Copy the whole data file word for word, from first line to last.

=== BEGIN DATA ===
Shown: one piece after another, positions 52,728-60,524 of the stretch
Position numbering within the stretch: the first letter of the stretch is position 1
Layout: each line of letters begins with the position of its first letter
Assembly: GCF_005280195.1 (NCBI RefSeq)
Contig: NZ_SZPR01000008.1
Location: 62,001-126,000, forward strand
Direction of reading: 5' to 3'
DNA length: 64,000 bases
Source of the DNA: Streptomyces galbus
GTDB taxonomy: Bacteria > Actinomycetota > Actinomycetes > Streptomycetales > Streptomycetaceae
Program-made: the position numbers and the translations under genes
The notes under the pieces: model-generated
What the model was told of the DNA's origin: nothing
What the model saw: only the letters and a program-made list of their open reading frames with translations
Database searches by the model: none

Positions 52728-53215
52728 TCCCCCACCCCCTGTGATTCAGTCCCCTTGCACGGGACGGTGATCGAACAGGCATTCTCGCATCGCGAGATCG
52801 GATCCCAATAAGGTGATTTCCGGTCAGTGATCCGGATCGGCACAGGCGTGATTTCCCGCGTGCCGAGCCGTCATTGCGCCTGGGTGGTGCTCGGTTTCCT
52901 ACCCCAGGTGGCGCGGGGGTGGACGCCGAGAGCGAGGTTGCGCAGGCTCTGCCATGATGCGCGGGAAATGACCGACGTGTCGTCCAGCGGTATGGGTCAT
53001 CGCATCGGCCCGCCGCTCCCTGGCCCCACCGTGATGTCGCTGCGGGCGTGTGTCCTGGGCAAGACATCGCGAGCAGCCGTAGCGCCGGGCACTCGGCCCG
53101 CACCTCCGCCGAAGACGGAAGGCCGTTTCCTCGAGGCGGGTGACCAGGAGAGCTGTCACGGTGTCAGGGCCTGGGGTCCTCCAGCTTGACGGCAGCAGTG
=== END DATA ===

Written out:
Shown: one piece after another, positions 52,728-60,524 of the stretch
Position numbering within the stretch: the first letter of the stretch is position 1
Layout: each line of letters begins with the position of its first letter
Assembly: GCF_005280195.1 (NCBI RefSeq)
Contig: NZ_SZPR01000008.1
Location: 62,001-126,000, forward strand
Direction of reading: 5' to 3'
DNA length: 64,000 bases
Source of the DNA: Streptomyces galbus
GTDB taxonomy: Bacteria > Actinomycetota > Actinomycetes > Streptomycetales > Streptomycetaceae
Program-made: the position numbers and the translations under genes
The notes under the pieces: model-generated
What the model was told of the DNA's origin: nothing
What the model saw: only the letters and a program-made list of their open reading frames with translations
Database searches by the model: none

Positions 52728-53215
52728 TCCCCCACCCCCTGTGATTCAGTCCCCTTGCACGGGACGGTGATCGAACAGGCATTCTCGCATCGCGAGATCG
52801 GATCCCAATAAGGTGATTTCCGGTCAGTGATCCGGATCGGCACAGGCGTGATTTCCCGCGTGCCGAGCCGTCATTGCGCCTGGGTGGTGCTCGGTTTCCT
52901 ACCCCAGGTGGCGCGGGGGTGGACGCCGAGAGCGAGGTTGCGCAGGCTCTGCCATGATGCGCGGGAAATGACCGACGTGTCGTCCAGCGGTATGGGTCAT
53001 CGCATCGGCCCGCCGCTCCCTGGCCCCACCGTGATGTCGCTGCGGGCGTGTGTCCTGGGCAAGACATCGCGAGCAGCCGTAGCGCCGGGCACTCGGCCCG
53101 CACCTCCGCCGAAGACGGAAGGCCGTTTCCTCGAGGCGGGTGACCAGGAGAGCTGTCACGGTGTCAGGGCCTGGGGTCCTCCAGCTTGACGGCAGCAGTG